Leviathan: Or, The Matter, Form, and Power of a Commonwealth Ecclesiastical and Civil

by Thomas Hobbes
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What literary devices did Hobbes use in Leviathan pertaining to the social contract?

The main literary device that Hobbes uses in Leviathan pertaining to the social contract is metaphor. The Leviathan of the book's title is itself a metaphor for the state that has been created by citizens coming together and entering into a social contract.

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In putting forward his theory of the social contract, Hobbes isn't suggesting for one moment that this is how the state was actually created. His picture of the Leviathan, an artificial person whose body is made up of the bodies of its citizens, is purely metaphorical. In other words, it's not literal. The state doesn't literally comprise the bodies of its citizens, but only metaphorically.

As with many writers, Hobbes uses metaphor to illustrate a point that would otherwise be impossible with strictly literal language. In his use of metaphor, Hobbes hopes to engage with the reader's imagination, making them understand more readily the true nature of the state.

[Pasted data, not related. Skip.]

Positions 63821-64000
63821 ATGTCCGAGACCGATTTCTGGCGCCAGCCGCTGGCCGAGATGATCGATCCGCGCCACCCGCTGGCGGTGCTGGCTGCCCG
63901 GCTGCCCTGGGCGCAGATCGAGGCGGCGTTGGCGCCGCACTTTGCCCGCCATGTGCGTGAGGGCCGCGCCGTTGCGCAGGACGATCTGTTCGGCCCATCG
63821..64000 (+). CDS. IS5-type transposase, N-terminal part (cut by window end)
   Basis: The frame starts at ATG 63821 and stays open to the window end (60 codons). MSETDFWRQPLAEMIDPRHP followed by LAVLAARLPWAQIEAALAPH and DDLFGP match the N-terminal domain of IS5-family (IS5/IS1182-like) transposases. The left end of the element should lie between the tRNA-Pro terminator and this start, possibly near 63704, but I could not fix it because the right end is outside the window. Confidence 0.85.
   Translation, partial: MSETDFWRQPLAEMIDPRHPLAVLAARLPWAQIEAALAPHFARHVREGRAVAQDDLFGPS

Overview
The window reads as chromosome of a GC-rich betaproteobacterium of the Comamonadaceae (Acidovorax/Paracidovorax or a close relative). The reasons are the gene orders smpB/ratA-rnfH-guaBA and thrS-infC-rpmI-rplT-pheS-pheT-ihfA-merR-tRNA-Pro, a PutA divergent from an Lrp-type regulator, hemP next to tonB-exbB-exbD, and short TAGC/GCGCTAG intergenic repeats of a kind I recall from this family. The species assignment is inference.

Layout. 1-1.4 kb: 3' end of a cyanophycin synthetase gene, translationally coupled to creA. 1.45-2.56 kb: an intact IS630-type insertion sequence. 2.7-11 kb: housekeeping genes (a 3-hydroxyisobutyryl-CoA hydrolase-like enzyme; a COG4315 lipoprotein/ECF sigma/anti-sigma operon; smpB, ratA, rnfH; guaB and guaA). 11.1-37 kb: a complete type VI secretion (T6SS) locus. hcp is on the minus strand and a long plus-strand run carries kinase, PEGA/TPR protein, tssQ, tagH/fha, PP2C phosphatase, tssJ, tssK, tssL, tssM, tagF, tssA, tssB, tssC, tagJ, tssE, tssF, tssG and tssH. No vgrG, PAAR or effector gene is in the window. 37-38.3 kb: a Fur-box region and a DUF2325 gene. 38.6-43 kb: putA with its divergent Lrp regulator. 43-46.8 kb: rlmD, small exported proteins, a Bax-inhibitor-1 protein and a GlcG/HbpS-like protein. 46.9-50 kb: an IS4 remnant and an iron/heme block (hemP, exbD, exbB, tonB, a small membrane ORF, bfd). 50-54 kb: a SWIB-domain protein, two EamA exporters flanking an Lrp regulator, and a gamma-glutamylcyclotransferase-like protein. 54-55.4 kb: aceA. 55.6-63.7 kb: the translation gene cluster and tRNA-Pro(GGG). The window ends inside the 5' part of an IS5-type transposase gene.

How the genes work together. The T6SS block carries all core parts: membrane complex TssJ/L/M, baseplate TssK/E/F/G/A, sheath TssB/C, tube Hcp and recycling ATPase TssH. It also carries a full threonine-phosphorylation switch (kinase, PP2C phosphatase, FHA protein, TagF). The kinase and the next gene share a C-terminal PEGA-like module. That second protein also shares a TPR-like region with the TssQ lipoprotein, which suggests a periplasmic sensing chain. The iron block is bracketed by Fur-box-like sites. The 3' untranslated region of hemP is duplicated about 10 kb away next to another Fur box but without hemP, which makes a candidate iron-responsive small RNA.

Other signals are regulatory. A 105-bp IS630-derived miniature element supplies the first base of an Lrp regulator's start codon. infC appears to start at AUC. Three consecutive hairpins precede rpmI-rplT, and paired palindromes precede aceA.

The Leviathan is a particularly useful metaphor in this regard as it emphasizes the awesome power of the state in Hobbes's political philosophy. As Hobbes's original readership would've known, the Leviathan was a gigantic, terrifying sea serpent in the Bible.

Hobbes draws upon this biblical metaphor in putting forward his notion of the absolutist state that comes about once the citizens of a given territory get together and choose to confer absolute power on an almighty sovereign. If the sovereign is the head of the Leviathan, then the citizens constitute the body. This is the direct result of the citizens coming together to enter into a political arrangement—a social contract—designed to protect their lives and property.

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